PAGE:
Friday, February 5, 2010

Being Pregnant in Singapore

I already posted a series about healthcare (Part I, Part II, Part III and Part IV). The series isn't a scientific and comprehensive look at the medical care available here, but it is true to MY experience, which has been great.

Since I've continued to get questions regarding being pregnant, giving birth, and caring for an infant, I thought I'd do another series of posts to answer some of these FAQ's. If you're new to Singapore, planning to move here soon, or just plain curious about what life is like here, I hope you find this helpful!

Q: What is the bathroom situation like in Singapore (since we pregnant women are CONSTANTLY needing to use the restroom)?

A: Overall, great! There are tons of public restrooms available, and for the most part, they are very clean and accessible. That's not to say you won't find some nasty ones, but I would say 8 out of 10 are "good," and 5 out of 10 are "great." There are malls everywhere, and the restroom facilities in the malls are generally excellent. The one thing you will find is that not all restaurants have public restrooms. And, unless it's a nice quality restaurant or chain (like McDonalds, Coffee Bean, etc), the facilities can be a bit questionable. Chances are, if you're in need of a public toilet (as they call them here), you'll be able to find a clean one nearby.

Q: Will I be able to find maternity clothes?

A: The answer to that question is tricky. Yes and No. You can find maternity clothes, but they are (in my opinion) either unstylish or outrageously priced. I opted to bring most of my maternity clothes from the US and I am glad I did. If money is no obstacle, then you can definitely find very attractive maternity clothes here. However, if $100 for a maternity shirt sounds a bit pricey, you may want to consider bringing clothes with you (or having a good friend ship them to you).

Q: Can I get quality prenatal vitamins in Singapore, or should I bring them with me from my home country?

A: When I moved here with an nursing infant (and was still taking prenatal vitamins), I brought a supply of my favorite prenatal vitamins. I ran out just about the time I found out I was pregnant with our second child. We found out she was coming while we in the US, but I opted not to bring back vitamins. Instead, my doctor here gave me prescription vitamins. For me, that was a good option because our medical insurance covers all prescriptions, including vitamins. If you don't have a medical plan that covers vitamins, you can find OTC vitamins here that are excellent. I asked my doctor about some recommended OTC brands and she suggested either Blackmore's (available at almost any Watson's or Guardian--two of the largest drugstore chains here) or GNC (they have numerous outlets here).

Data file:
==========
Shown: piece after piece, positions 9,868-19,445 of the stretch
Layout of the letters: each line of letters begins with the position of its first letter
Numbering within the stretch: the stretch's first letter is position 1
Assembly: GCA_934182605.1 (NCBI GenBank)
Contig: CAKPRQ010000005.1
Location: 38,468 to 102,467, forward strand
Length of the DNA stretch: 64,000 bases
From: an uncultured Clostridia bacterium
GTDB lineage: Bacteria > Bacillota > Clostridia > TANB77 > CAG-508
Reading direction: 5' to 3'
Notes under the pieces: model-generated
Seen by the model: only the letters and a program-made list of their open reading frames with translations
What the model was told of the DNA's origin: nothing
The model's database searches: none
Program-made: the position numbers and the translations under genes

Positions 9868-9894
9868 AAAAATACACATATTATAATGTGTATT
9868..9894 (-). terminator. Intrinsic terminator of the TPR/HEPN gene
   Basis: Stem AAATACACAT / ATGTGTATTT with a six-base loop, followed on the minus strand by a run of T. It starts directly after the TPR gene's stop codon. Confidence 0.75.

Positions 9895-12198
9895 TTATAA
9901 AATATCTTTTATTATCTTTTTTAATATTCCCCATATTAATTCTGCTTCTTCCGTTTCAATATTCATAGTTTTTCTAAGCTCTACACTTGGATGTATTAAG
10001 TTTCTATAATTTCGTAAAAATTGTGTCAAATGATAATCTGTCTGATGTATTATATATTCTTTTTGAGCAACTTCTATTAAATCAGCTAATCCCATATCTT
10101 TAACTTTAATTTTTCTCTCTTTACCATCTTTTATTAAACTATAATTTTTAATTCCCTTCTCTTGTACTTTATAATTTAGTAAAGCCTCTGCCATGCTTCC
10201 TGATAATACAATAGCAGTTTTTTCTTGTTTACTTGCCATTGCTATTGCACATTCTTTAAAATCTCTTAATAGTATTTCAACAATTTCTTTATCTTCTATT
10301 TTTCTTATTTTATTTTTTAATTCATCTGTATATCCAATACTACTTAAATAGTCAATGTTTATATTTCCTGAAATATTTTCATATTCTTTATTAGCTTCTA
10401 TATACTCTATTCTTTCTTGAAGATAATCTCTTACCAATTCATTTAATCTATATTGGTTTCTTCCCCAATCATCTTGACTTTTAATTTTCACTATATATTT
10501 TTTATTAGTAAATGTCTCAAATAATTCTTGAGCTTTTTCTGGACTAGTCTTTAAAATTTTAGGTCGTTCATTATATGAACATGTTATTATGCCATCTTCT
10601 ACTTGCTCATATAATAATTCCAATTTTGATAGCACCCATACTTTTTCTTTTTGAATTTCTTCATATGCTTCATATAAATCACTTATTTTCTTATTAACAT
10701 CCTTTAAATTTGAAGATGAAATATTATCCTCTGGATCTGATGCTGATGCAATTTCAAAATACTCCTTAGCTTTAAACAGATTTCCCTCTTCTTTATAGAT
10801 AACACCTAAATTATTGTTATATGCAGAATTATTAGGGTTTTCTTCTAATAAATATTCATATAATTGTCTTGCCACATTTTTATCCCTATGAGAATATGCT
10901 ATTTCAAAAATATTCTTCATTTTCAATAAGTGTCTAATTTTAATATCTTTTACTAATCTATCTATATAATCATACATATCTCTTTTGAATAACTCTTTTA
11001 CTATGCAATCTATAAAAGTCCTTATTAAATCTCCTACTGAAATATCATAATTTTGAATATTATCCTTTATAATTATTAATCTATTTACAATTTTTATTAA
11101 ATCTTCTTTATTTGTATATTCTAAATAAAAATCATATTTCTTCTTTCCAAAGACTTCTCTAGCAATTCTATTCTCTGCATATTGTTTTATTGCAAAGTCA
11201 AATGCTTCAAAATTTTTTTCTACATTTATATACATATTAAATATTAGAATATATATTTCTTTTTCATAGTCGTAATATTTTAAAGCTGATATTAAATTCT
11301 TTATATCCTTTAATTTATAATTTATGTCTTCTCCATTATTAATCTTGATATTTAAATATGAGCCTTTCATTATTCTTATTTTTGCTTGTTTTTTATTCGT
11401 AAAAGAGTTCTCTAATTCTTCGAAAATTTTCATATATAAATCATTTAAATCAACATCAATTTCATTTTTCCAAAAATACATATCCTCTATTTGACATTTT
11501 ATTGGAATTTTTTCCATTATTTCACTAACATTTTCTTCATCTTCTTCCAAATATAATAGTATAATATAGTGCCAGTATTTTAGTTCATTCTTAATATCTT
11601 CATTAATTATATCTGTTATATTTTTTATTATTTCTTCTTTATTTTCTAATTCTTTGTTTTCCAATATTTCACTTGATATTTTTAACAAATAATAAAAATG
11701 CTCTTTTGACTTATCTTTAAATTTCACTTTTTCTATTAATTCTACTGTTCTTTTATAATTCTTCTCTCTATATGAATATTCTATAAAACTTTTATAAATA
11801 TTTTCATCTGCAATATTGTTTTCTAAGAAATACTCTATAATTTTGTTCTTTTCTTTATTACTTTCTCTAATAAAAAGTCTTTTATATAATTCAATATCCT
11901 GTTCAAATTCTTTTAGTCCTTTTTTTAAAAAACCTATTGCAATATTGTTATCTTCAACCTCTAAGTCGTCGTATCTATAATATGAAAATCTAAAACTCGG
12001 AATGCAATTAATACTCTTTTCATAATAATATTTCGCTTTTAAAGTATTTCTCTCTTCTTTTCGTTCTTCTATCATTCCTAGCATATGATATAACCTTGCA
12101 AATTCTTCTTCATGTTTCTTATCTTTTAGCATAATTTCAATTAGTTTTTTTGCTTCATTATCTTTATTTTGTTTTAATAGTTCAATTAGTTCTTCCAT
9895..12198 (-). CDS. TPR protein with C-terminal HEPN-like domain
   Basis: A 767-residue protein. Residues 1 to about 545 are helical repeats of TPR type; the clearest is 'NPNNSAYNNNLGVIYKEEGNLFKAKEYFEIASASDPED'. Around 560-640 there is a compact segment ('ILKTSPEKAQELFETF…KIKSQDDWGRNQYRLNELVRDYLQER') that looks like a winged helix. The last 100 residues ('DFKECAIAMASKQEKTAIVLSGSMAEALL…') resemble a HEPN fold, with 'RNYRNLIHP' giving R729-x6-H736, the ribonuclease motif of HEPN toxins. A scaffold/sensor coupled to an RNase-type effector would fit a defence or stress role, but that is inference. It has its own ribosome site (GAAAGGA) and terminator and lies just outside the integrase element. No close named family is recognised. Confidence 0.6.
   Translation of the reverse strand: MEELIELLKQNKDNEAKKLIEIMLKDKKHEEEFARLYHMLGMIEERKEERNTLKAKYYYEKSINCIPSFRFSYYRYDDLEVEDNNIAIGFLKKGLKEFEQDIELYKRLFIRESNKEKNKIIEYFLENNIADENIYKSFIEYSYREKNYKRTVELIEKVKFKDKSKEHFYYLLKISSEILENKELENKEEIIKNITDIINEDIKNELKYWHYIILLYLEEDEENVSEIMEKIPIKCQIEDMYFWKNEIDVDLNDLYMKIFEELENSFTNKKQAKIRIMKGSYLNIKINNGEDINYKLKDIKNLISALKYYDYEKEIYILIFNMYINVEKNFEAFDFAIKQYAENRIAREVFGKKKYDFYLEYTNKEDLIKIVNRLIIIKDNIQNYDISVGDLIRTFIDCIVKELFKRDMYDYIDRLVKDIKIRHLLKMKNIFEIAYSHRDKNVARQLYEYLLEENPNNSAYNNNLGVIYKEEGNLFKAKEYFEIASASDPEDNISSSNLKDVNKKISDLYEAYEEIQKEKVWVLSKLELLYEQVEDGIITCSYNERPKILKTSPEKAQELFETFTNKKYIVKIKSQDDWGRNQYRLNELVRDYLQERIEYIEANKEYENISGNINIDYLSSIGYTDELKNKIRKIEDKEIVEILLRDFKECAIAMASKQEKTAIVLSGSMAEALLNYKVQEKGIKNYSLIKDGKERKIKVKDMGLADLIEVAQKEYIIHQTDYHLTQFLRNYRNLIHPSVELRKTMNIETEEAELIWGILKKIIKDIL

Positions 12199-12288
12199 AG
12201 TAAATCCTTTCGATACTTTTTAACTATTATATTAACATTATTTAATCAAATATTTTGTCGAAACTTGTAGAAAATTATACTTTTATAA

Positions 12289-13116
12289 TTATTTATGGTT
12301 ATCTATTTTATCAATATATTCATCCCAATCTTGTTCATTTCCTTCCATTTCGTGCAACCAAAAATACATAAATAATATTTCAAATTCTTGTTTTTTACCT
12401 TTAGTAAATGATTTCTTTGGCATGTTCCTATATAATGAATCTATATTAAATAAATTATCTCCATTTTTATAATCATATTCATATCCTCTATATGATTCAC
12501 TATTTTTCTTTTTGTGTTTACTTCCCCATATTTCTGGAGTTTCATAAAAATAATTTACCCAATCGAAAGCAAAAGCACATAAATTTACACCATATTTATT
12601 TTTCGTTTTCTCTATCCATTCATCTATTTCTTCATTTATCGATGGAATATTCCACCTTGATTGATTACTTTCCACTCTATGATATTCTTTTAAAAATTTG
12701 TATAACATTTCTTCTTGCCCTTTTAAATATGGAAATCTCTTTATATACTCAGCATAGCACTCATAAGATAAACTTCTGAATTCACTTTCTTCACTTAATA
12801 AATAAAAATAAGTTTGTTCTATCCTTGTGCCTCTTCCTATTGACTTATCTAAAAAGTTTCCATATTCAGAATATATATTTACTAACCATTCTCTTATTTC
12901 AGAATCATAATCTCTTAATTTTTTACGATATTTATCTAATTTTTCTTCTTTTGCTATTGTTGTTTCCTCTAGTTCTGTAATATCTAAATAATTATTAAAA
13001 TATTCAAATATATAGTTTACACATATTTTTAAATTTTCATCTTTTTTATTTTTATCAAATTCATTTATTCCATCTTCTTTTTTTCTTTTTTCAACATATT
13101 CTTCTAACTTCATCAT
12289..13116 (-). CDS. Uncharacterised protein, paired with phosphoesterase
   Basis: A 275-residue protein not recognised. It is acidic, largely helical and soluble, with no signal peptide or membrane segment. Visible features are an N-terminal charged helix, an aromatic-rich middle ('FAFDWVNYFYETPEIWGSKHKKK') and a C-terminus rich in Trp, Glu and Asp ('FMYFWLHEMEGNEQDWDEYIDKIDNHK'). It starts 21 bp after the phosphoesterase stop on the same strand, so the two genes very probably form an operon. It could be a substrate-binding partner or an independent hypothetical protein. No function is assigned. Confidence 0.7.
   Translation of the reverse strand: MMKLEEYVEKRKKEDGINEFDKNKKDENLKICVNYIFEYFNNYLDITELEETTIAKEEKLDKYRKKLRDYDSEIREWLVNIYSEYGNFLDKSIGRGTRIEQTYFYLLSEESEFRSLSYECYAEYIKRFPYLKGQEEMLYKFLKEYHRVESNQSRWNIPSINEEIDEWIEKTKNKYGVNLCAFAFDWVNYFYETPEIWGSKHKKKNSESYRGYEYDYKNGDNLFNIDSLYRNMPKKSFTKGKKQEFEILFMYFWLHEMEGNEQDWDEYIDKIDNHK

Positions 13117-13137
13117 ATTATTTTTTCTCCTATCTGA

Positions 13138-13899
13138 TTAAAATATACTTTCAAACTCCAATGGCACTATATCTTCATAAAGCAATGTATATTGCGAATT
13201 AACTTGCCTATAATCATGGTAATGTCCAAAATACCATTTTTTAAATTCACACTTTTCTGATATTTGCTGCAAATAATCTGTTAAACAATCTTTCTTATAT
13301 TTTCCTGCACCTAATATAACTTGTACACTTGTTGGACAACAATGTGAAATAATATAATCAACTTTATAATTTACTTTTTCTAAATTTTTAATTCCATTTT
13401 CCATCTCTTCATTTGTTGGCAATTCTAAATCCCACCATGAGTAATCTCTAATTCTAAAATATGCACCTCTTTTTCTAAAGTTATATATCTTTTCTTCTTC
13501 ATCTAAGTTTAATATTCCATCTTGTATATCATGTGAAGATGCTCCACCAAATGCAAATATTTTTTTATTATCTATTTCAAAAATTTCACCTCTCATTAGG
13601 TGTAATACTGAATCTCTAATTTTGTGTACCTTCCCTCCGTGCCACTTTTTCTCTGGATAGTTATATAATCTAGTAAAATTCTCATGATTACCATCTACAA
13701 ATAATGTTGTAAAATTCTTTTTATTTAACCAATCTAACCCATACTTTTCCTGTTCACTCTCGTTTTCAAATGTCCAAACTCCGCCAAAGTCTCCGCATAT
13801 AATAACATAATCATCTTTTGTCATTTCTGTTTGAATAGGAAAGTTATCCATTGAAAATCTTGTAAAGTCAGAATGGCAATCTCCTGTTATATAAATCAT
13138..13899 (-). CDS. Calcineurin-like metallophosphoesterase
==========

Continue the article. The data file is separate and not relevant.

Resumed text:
Q: What if I am a high risk pregnancy?

A: Not being a high risk pregnancy, I wasn't sure about the answer to this question, so I talked with my OB at my last appointment and asked her what options are available for women in this situation. This was her answer:

Most private doctors and hospitals will handle high risks pregnancies. If, for instance, you are diabetic, you would see your OBGYN as well as an endocrinologist at whatever hospital you choose. They would work together to manage your care and, assuming you were relatively healthy, you could deliver at the private hospital. Private hospitals are equipped to handle emergency C-sections and newborns/pre-term babies requiring extra care.

For extreme or unmanageable cases, the private doctor my refer you to a OB specialist at another hospital, perhaps private or public. In cases where the complication will result in a premature delivery, you would definitely be sent to one here with Level 3 NICUs (there are several). The most well-equipped hospital for handling extreme cases is KK Women's and Children's Hospital. It is a publicly funded hospital (though as an expat, you would not receive the subsidized pricing scheme). You may not get the doctor of your choice or the luxurious surroundings of some of the private hospitals, but you could expect to receive excellent care.

If you have any other questions, please feel free to leave a comment. I'd be happy to try to answer whatever questions arise. I am in the process of researching some answers to questions I've received regarding caring for your baby once it arrives. Stay tuned!


Crystal said...

Thanks so much for posting this!

not2brightGRAM said...

Are the patient confidentiality/privacy laws more lax than the U.S.? I am thinking of what happened when your second baby was born and I called the hospital. As you may remember, the OB nurse gave me tons of unsolicited information, including where you live, without having any way to verify who I was. I am wondering if that was the exception to the rule, or whether Singapore is similar to the U.S. as it was thirty to fifty years ago when that could have happened.

Rebecca said...

Regarding patient privacy laws--I am quite sure that was an anomaly. I recently visited the newborn nursery area with the kids to show them where the new baby would be and let them peek at the newborns. The shades were closed, as they usually are. I asked the nurse at the reception desk if she could open them for us so the kids could see the babies since we were going to be delivering there in just a couple weeks. She apologized profusely but said that due to privacy preferences she could not open them unless I had permission from one of the parents. I think, in some ways, things are a little more lax here, but I'm pretty sure the information you received was NOT supposed to be given.

Pam said...

Great post! thanks!